Theft of between $100 and $1,500 carries a maximum of up to one year in prison, while misconduct in office, a common law misdemeanor, comes with any penalty a judge wishes, so long as it’s not considered cruel and unusual. Alex Mann, Baltimore Sun, 10 Jan. 2024 Phoenix mulls new homeless camping ban near schools, day care, despite legal perils Note: Under English common law since the 1600s, the builder of a cottage or a castle was required in perpetuity to repair any defects in the construction of the cottage or castle. Christopher A. Combs, The Arizona Republic, 9 Jan. 2024 Similarly to counterparts in Singapore and Hong Kong, ADGM also established a hybrid common law court which in turn is attracting legal talent to the region. Eleanor Pringle, Fortune, 28 Nov. 2023 Foster is suing Ball, MB1 Enterprises and Puma for federal and common law trademark infringement, trademark dilution, unfair business practices, fraud and concealment of facts and conversion (LaVar Ball is also included on the last cause of action). Chuck Schilken, Los Angeles Times, 13 Nov. 2023 According to the court document, Doe is asserting claims pursuant to inter alia, New York common law for assault and battery; the New York City Victims of Gender-Motivated Violence Protection Act; and the New York City Human Rights Law. Steven J. Horowitz, Variety, 22 Nov. 2023 Wives were still subject to the English common law of coverture, which gave husbands control of their property; women had next-to-no political rights. Melanie Kirkpatrick, WSJ, 20 Nov. 2023 The idea of safeguarding peace has long been accepted as having a place in U.S. constitutional law, as an extension of English common law, Professor Blocher says. Patrik Jonsson, The Christian Science Monitor, 1 Nov. 2023 The consortium of media organizations sought the unsealing of the records, citing First Amendment and common law rights of access to the information. Scott MacFarlane, CBS News, 9 June 2023 See More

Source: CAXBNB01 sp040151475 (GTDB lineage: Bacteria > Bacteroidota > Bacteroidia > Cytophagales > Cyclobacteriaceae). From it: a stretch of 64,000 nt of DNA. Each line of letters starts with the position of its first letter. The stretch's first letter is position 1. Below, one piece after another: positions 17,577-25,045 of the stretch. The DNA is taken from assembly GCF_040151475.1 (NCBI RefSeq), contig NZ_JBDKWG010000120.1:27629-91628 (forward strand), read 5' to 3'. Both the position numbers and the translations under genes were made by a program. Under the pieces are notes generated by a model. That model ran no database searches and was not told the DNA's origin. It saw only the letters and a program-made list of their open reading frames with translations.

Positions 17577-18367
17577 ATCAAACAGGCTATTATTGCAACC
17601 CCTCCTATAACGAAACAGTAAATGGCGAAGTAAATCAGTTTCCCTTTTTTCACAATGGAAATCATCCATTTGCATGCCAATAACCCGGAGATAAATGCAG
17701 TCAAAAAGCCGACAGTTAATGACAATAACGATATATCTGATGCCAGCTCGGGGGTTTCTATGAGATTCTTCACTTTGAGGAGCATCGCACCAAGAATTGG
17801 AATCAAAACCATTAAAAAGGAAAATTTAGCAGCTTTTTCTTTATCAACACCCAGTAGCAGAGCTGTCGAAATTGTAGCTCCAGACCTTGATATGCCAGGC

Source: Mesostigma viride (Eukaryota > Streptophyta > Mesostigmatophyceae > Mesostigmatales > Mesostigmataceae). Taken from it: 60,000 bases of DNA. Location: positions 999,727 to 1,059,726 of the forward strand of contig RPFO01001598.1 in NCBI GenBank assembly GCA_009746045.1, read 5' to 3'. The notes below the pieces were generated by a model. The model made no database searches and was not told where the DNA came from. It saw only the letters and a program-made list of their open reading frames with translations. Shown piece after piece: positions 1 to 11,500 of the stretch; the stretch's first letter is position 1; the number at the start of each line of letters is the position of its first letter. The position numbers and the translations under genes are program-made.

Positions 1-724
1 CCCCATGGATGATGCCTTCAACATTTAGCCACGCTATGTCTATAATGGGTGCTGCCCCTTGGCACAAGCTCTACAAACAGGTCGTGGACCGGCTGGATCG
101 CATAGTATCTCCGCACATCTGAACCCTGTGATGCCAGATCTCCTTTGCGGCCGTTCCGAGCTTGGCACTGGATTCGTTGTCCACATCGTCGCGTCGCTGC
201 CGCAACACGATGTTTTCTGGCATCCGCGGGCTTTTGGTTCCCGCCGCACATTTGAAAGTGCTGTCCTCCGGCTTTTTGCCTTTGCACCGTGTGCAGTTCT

These examples are programmatically compiled from various online sources to illustrate current usage of the word 'common-law.' Any opinions expressed in the examples do not represent those of Merriam-Webster or its editors. Send us feedback about these examples.

Word History

First Known Use

Adjective

1619, in the meaning defined at sense 1

Noun

14th century, in the meaning defined above

Time Traveler
The first known use of common-law was in the 14th century

Dictionary Entries Near common-law

common land

common-law

common law

Cite this Entry

“Common-law.” Merriam-Webster.com Dictionary, Merriam-Webster, https://www.merriam-webster.com/dictionary/common-law. Accessed 4 Mar. 2024.

Kids Definition

common law

noun
: a group of legal practices and traditions originating in judges' decisions in earlier cases and in social customs and having the same force in most of the U.S. as if passed into law by a legislative body

Legal Definition

common law

1 of 2 noun
: a body of law that is based on custom and general principles and embodied in case law and that serves as precedent or is applied to situations not covered by statute
the common law of torts
: as
a
: the body of law that was first developed in the English courts of law as distinguished from equity and that allows for particular remedies (as damages or replevin)
in suits at common law…the right of trial by jury shall be preservedU.S. Constitution amend. VII
compare equity sense 2
b
: the body of law developed in England that is the basis of U.S. federal law and of state law in all states except Louisiana compare civil law sense 2, statutory law

common-law

2 of 2 adjective
1
: of, relating to, or based on the common law
common-law immunity
2
: relating to or based on a common-law marriage
her common-law husband
Last Updated: - Updated example sentences